Tuesday, 21 April 2015

Spacehunter: Adventures in the Forbidden Zone (1983)

When I was 9, I saw a preview of an upcoming SF movie that looked like the Most Awesomely Epic Thing of Awesome Epicness.  There was this train that was a sailing ship! And these awesome black motorbike things! And pew pew pew!  ALL the pews!

And of course in the manner of all 1983 SF films that were not Return of the Jedi, it vanished in the blink of an eye at the cinema, and despite renting a lot of dodgy 80s SF films in the hope of finding it, I never got to see it.

Until now.

I didn't realise what film this was when I bought it - it was more or less an impulse buy on the back of "Peter Strauss and Molly Ringwald are in this?  Really?".  No, the presence of Krull in the pack was not a factor - I already have that on DVD.

Anyway, when I got to the rail ship scene and realised that my thirty year quest was over, I geeked out just a little.  And frankly, even though I wouldn't actually recommend the film to anyone but an trashy cinema tragic like myself, I definitely don't regret buying it.

The film begins with a space-going cruise ship being destroyed.  One escape pod successfully jettisons, and the three - attractive, female - occupants crash land on a rocky, arid planet where they are soon accosted by less than friendly natives.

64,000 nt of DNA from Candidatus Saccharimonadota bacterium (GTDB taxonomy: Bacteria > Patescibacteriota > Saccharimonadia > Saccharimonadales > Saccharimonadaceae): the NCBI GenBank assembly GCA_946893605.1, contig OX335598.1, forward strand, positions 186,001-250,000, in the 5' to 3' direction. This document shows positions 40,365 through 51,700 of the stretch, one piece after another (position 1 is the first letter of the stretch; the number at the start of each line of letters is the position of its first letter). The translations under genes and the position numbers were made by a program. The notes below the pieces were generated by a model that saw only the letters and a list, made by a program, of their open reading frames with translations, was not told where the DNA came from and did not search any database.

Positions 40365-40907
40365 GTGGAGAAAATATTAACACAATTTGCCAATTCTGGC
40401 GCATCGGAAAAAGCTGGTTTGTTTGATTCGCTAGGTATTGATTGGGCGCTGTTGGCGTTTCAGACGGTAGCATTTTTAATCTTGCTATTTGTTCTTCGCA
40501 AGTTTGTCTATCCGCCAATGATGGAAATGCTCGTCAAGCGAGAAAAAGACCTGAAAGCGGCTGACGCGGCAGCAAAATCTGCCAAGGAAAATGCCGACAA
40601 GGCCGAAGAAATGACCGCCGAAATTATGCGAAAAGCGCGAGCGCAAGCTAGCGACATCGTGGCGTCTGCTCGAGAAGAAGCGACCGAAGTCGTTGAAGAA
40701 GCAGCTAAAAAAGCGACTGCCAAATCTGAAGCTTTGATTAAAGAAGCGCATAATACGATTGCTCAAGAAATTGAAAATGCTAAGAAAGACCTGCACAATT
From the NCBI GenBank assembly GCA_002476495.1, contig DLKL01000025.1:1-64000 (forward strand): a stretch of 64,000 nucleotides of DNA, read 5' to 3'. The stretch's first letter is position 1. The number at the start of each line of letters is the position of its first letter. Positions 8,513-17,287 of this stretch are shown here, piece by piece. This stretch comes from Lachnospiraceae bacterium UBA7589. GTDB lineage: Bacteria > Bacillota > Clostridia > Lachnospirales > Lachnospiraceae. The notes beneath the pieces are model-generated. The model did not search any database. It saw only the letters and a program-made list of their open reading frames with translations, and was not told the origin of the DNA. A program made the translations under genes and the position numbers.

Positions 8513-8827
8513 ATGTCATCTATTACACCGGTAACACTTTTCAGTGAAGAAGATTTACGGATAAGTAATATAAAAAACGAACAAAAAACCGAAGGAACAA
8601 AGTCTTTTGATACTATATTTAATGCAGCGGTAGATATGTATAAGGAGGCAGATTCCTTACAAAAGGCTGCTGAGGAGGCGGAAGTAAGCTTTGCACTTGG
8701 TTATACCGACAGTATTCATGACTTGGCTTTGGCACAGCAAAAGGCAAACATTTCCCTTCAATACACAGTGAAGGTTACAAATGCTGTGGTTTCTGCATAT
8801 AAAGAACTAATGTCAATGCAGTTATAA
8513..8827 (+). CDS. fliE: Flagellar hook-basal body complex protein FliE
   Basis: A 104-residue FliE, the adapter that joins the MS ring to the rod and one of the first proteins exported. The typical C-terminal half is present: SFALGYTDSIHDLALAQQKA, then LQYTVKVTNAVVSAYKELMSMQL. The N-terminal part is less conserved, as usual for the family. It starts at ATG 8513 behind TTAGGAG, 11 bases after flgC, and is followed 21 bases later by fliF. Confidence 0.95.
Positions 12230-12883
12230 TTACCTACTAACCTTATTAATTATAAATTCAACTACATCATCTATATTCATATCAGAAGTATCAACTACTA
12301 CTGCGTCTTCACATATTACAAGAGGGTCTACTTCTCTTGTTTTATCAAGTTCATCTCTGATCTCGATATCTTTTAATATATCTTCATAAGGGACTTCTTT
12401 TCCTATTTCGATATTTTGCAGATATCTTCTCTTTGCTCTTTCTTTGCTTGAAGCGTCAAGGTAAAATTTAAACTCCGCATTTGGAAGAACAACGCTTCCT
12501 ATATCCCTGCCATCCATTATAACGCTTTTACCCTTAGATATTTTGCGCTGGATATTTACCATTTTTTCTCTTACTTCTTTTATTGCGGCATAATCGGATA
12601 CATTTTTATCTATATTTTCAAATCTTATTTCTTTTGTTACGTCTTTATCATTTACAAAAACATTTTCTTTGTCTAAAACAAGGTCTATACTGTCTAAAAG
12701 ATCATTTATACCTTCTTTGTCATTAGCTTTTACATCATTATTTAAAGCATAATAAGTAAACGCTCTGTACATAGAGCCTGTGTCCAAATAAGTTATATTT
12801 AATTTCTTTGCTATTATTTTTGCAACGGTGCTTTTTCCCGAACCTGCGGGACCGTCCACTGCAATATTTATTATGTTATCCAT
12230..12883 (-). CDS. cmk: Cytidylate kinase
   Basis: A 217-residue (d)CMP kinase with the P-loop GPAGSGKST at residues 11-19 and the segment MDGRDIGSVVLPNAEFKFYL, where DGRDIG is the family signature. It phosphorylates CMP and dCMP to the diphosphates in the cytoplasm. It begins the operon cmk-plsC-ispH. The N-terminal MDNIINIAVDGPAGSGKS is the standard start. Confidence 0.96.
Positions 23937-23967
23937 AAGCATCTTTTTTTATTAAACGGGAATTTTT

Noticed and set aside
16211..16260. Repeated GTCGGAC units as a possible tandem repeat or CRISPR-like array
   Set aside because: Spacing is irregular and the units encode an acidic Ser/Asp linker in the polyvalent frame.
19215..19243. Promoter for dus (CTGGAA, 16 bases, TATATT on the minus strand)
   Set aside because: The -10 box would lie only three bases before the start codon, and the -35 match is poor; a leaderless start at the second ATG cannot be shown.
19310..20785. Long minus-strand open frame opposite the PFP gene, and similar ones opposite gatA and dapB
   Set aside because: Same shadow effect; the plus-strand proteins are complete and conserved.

Shortly thereafter, space rat Wolf - a cut rate Han Solo-light if ever there was one - intercepts a transmission offering a massive reward for rescuing the women.  "That's a lot of money.  Too much for just a lifeboat" he notes, in a plot point the movie promptly forgets about.

Arriving on the planet, Wolf (who is played by Strauss, of course) soon finds himself embroiled in a battle with the black-clad thugs who follow planetary warlord 'Overdog'.  Overdog's minions use their nifty jet-propelled hang gliders to capture the three women and so Wolf must pursue them over miles of hostile terrain.  Fortunately (perhaps) he soon picks up a guide to help him: the feisty-but-not-as-tough-as-she-pretends-to-be Niki (Ringwald).

Allow me to take a moment to be thankful that the movie appears to be pitching for a father-daughter relationship between Strauss and Molly Ringwald, rather than a romantic one, what with Ms Ringwald being 15 at the time.

The film has a very episodic structure.  Wolf and Niki bumble their way from set piece to set piece as they head toward their eventual showdown with Overdog, with the vast majority of their escapades being resolved in a few minutes and then never mentioned again.  It's quite reminiscent of the old Flash Gordon serials and similar fare, and I suspect that is far from unintentional.

I found this an eminently entertainingly bit of goofiness, but like I said: it's really for trash aficionados only.

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